We invite you to join the Program in Science, Technology, and Innovation Policy (STIP) at Georgia Tech and other economic developers and policy makers for presentations on these topics by summer interns.
Learn about autonomous mass transportation, equitable development, and corporate innovation centers. How can these emerging trends and issues support economic development in Georgia?
Connected Autonomous Vehicles and MARTA's Last Mile Problem
Nathaniel Horadam is a Master’s student at Georgia Tech in the School of City and Regional Planning. His project explores autonomous and connected vehicle technologies and their potential impact on the Metropolitan Atlanta Rapid Transit Authority's (MARTA) bus system, with a focus on the “last mile problem.” His research included reviews of academic and industry literature, technology and market potential assessments, and interviews with transportation experts. MARTA’s bus ridership data is used to visualize the application of emerging autonomous and connected technologies to address system inefficiencies. The study offers recommendations to move MARTA towards more efficient connected autonomous systems.
The Role of Corporate Innovation Centers: A Case Study of Technology Square in Georgia Tech
Revathi Roopini Veriah is a master’s student at Georgia Tech, pursuing a dual degree in City & Regional Planning and Public Policy. Her research project explores the creation of corporate innovation centers at Technology Square. Using press releases, academic articles and semi structured interviews, she investigates their motivations and activities, as well as the support they have received from Georgia Tech. The project concludes with a list of potential metrics for understanding the benefits of corporate innovation centers.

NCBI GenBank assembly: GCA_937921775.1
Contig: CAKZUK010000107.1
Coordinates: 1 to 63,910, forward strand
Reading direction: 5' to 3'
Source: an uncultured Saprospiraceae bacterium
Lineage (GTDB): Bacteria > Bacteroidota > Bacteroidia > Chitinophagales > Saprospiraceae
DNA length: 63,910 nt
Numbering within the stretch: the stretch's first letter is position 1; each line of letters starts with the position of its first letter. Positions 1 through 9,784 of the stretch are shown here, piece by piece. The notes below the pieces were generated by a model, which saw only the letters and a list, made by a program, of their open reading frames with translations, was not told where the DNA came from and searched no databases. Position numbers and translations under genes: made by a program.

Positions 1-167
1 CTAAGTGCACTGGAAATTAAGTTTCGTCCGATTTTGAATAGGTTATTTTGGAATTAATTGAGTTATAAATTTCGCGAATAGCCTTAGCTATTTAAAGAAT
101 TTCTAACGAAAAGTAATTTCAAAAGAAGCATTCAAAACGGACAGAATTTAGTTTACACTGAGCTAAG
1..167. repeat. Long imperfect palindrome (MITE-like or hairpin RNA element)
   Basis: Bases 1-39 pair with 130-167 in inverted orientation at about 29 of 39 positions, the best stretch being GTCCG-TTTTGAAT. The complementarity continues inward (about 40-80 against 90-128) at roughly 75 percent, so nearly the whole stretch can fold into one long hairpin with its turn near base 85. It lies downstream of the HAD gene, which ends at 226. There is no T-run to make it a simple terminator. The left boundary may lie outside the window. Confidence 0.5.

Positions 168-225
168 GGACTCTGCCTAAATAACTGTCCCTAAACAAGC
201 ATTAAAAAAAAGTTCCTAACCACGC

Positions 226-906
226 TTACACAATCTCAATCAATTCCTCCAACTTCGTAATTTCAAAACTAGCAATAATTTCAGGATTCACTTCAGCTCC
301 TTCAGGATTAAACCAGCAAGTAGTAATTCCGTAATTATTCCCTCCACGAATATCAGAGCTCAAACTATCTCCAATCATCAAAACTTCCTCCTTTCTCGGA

Green Infrastructure, Social Capital, and Equitable Development
Jessica Fisch is a PhD student at Georgia Tech in the School of City and Regional Planning. Her research focuses on case studies of social capital networks and equitable development planning in three large green infrastructure projects in southern cities, including the 11th Street Bridge Park in Washington, DC; the Atlanta Beltline, and the Cross Charlotte Trail. The research is based on interviews; analysis of master plans and equitable development plans; and a review of the scholarly literature. She concludes with a discussion of the benefits and drawbacks in relying on social capital networks to ensure equitable development in green infrastructure projects, as well as implications for Georgia communities.
A box lunch will be available for the first 30 guests.